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Jennifer Quaid

In Lac-Mégantic, our regulators failed us in three crucial ways Add to ...

Jennifer Quaid, an assistant professor in the University of Ottawa’s Faculty of Law, specializes in organizational liability and regulatory authority.

This week the Transportation Safety Board released its long-awaited investigation report into the catastrophic derailment of a train inside the town centre of Lac-Mégantic, Quebec. Though it is too early to tell if the report will have a positive impact on rail safety measures in this country, the larger picture that emerges from the report shines a harsh light on the current approach to regulation and risk management.

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The TSB report is meticulously prepared and comprehensive. Simply looking at the table of contents gives a sense of the range of overlapping and intersecting issues that the Board saw fit to examine in its effort to conduct a thorough investigation. What really grabbed the spotlight was a diagram of an 18-point fan that provides a striking pictorial representation of the factors that the TSB concluded contributed to the disaster at Lac-Mégantic on 6 July 2013.

I use the word disaster with reluctance. Though we all tend to refer to events that go beyond our worst imagination as disasters and tragedies, these terms connote a certain amount of helpless resignation in the face of circumstances that lie outside our control. And that is precisely what the TSB has refuted: Lac-Mégantic was not a freak accident but the materialization of a substantial and foreseeable risk.

Their conclusions tell us in no uncertain terms that it was only a matter of time before the 18 contributing causes would come together. And though much of the responsibility and blame lies with the now-defunct Montreal, Maine and Atlantic Railway, the state of its equipment and its personnel, it is impossible to ignore the parts of the report reserved for the role of Transport Canada and other government agencies in enforcing railway standards. And it is this latter part of the report which raises a number of uncomfortable questions, the first and most obvious being: how did a company with a history of poor safety and risky practices continue to operate as it did?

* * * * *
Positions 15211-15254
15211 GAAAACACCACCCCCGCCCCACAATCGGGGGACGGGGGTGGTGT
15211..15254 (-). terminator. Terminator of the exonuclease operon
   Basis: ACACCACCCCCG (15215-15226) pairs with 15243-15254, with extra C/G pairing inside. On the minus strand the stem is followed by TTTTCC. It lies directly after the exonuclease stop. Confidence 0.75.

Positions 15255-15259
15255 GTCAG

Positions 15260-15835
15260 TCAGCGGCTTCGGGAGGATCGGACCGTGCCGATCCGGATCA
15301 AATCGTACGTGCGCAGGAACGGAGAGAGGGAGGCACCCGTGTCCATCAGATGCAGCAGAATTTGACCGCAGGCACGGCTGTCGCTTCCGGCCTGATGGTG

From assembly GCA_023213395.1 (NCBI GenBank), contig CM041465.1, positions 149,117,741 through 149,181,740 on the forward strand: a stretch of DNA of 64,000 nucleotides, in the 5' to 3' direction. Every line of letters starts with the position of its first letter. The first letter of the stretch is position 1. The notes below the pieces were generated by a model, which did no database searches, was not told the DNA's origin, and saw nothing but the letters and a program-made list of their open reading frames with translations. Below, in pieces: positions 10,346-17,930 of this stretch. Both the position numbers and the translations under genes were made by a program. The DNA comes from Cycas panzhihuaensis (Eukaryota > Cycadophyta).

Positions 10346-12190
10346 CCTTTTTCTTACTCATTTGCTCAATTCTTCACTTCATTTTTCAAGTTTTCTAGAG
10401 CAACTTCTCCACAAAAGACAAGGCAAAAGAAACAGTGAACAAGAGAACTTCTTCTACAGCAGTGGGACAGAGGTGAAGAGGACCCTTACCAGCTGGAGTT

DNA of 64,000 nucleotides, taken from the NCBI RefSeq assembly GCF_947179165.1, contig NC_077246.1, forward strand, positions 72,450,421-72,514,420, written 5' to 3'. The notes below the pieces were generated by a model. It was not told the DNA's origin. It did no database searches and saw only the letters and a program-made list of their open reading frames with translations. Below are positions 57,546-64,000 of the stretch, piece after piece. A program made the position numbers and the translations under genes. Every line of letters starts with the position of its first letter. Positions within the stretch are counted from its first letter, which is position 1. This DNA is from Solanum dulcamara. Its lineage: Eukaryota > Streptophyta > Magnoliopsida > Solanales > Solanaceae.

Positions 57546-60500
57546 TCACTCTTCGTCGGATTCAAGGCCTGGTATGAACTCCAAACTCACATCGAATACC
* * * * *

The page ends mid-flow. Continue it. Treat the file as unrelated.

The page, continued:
The subtext here is clear: where were the regulators whose mandate it is to provide oversight and enforcement of standards and why did they not recognize the warning signs of looming disaster?

If this sounds familiar, it is. Twenty-two years ago, the Canadian public struggled to grasp how the confluence of events that lead to mine collapse at Westray Mine could have happened, especially the regulators’ tacit tolerance of unsafe practices by a company that was struggling financially. Many earnest promises of “never again” were made (and some legislative changes, most notably to the Criminal Code). So why are we here again?

Here are three things that come to mind:

First, regulation is no longer fashionable. Regulation suffers from a bad rap – it is perceived to be expensive, intrusive and ill-adapted to the realities of the stakeholders involved. The watchword of the day is “smart regulation,” but mostly that means less regulation. What is shocking is how less regulation plays out in practice. We have impressive laws and standards on the books for the most part (though good regulation has to be responsive to new conditions as well), but as is evident from this report and the Auditor General’s report of last year that there seems to be insufficient resources to do the work needed to enforce these rules.

Second, moves for regulators to be more accountable and transparent appear to be more about form than substance. Regulators are required to produce reports and document progress on issues. This has given rise to a new lexicon and series of categories to describe the various ways in which regulators are being accountable to stakeholders and the public. But much of this is a charade. Beneath the surface, we see that there is far more talk than action. Less time should be allocated to preparing reports describing the oversight being done (and often this amounts to justifying why it has not been done) and more time to the actual overseeing, be it conducting audits, bringing enforcement proceedings, or keeping abreast of changes that require adjustments to rules and policies (like using DOT-111 cars for transporting volatile crude).

Third and most critically, we have scrupulously avoided tackling the social choice that lies under the surface of the TSB report: what is the right balance between economic growth and safety? To what ends will we go to protect human life from risky activity? If we are serious about wanting to prevent the next disaster, we need to reconsider how we make use of regulation to achieve this end. I for one hope the TSB report triggers a wide-ranging debate on this question.

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